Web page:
US Measles Outbreak Coincides With Lowest Child Immunisation Rate in 10 Years
This boy  gets vaccinated against measles during a WHO vaccination drive.

Outbreaks of measles have affected parts of the United States, coinciding with the lowest child immunisation rates the country has seen in 10 years, according to a report from the Centers for Disease Control and Prevention (CDC).

By 22 February, 35 measles cases had been reported by 15 states, namely Arizona, California, Florida, Georgia, Indiana, Louisiana, Maryland, Minnesota, Missouri, New Jersey, New York City, Ohio, Pennsylvania, Virginia, and Washington, according to the CDC.

However, unlike other parts of the world where measles is rife because immunisation programmes have been disrupted by conflict or weak health systems, the drop in child immunisation in the US is parent-driven. 

In 2023, the highest number of parents filed for their children to be exempted from school vaccination requirements. Immunisation with the measles, mumps, and rubella vaccine (MMR) dropped in 29 states in 2023, while exemptions increased in 40 states and DC, with 10 states reporting an exemption from at least one vaccine for more than 5% of kindergartners, according to the CDC.

The CDC reported that its childhood immunisation rate for all three required childhood vaccines – MMR, polio and diphtheria, tetanus, and acellular pertussis vaccine (DTaP) – is 93%, whereas the threshold for herd immunity is generally regarded as 95%.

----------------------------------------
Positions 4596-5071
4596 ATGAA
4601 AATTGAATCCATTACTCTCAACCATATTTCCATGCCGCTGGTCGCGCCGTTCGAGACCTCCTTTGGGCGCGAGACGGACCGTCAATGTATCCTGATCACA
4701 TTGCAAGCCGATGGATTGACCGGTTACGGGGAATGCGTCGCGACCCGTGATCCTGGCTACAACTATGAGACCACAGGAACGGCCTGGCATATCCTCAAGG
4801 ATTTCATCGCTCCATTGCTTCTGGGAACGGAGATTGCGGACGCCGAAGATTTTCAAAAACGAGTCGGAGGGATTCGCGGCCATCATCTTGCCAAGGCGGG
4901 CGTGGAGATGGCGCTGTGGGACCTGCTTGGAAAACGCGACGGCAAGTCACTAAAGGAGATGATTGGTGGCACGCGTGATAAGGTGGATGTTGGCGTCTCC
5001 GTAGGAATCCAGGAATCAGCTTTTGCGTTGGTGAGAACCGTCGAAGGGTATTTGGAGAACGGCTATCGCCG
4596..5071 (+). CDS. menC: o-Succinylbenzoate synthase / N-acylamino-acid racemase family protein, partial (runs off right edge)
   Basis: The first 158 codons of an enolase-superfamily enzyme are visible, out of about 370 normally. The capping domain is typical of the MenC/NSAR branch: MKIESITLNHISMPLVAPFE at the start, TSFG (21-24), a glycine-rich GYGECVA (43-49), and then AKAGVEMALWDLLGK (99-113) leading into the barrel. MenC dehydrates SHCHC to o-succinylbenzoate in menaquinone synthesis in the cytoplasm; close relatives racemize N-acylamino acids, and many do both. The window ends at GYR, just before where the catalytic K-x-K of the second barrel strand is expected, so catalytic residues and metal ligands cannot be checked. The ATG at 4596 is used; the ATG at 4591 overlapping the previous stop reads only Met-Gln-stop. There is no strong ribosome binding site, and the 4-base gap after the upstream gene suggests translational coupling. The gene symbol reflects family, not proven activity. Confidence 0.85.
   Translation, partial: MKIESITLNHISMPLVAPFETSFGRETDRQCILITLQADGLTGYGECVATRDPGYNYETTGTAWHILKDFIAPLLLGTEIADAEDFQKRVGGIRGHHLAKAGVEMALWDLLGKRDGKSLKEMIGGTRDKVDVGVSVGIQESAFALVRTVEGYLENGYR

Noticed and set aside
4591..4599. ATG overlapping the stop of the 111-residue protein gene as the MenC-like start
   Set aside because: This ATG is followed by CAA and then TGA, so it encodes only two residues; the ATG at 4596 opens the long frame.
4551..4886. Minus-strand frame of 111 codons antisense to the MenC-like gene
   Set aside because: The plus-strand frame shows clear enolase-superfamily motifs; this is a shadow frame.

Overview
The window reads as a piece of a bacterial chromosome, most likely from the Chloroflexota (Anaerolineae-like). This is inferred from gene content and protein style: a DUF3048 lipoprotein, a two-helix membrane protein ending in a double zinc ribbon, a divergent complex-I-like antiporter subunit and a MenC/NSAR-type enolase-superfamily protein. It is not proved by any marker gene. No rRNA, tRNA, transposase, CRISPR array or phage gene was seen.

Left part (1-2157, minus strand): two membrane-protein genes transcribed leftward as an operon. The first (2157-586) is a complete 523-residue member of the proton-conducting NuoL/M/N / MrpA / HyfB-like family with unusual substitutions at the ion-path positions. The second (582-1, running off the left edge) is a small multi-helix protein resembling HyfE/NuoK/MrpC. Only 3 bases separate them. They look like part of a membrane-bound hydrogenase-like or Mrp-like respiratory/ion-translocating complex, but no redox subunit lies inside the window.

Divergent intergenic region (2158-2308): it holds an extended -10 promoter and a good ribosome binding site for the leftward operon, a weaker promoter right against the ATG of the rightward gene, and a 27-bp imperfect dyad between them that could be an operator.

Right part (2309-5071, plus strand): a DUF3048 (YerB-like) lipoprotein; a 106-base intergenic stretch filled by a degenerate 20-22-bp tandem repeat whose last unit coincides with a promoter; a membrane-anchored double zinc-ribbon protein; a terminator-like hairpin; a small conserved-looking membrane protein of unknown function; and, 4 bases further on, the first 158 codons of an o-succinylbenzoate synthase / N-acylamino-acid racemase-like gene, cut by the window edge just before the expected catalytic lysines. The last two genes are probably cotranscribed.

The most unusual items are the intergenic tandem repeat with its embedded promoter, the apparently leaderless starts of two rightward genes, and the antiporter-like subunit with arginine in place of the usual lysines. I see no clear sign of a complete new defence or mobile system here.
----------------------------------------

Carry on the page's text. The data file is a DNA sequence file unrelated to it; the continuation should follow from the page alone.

“National MMR coverage among kindergarten students remained below the Healthy People 2030 target of 95% for the third consecutive year,” according to the CDC. Idaho reported the lowest rate (81.3%) and Mississippi, the highest (98%).

“National MMR coverage of 93.1% during the 2022–23 school year translates to approximately 250,000 kindergartners who are at risk for measles infection.”

Most contagious disease

Measles is one of the world’s most contagious diseases, spread by droplets from infected people coughing or sneezing.

“The virus remains active and contagious in the air or on infected surfaces for up to two hours. For this reason, it is very infectious, and one person infected by measles can infect nine out of 10 of their unvaccinated close contacts,” according to the World Health Organization (WHO).

Most deaths from measles are from complications related to the disease, including encephalitis, severe diarrhoea and pneumonia.

It also has a long incubation period, which is why there has been controversy over Florida’s Surgeon General Dr Joseph Ladapo’s decision to allow the parents of unvaccinated children to ignore the CDC’s advice that they should quarantine for 21 days.

Europe has also seen an increase in cases: “Last year, more than 58 000 people in 41 of the 53 member states in the region – straddling Europe and central Asia – were infected with measles, resulting in thousands of hospitalisations and 10 measles-related deaths,” according to WHO Europe.

“The high proportion (nearly half) of cases among children below five years of age reflects, once again, the enormous impact of the COVID-19 pandemic on health systems, including routine immunisation services. This has resulted in a significant accumulation of susceptible children who have missed their routine vaccinations against measles and other vaccine-preventable diseases.”

“Vaccination is the only way to protect children from this potentially dangerous disease. Urgent vaccination efforts are needed to halt transmission and prevent further spread,” explained Dr Hans Henri P.Kluge, WHO Regional Director for Europe.

Image Credits: WHO.

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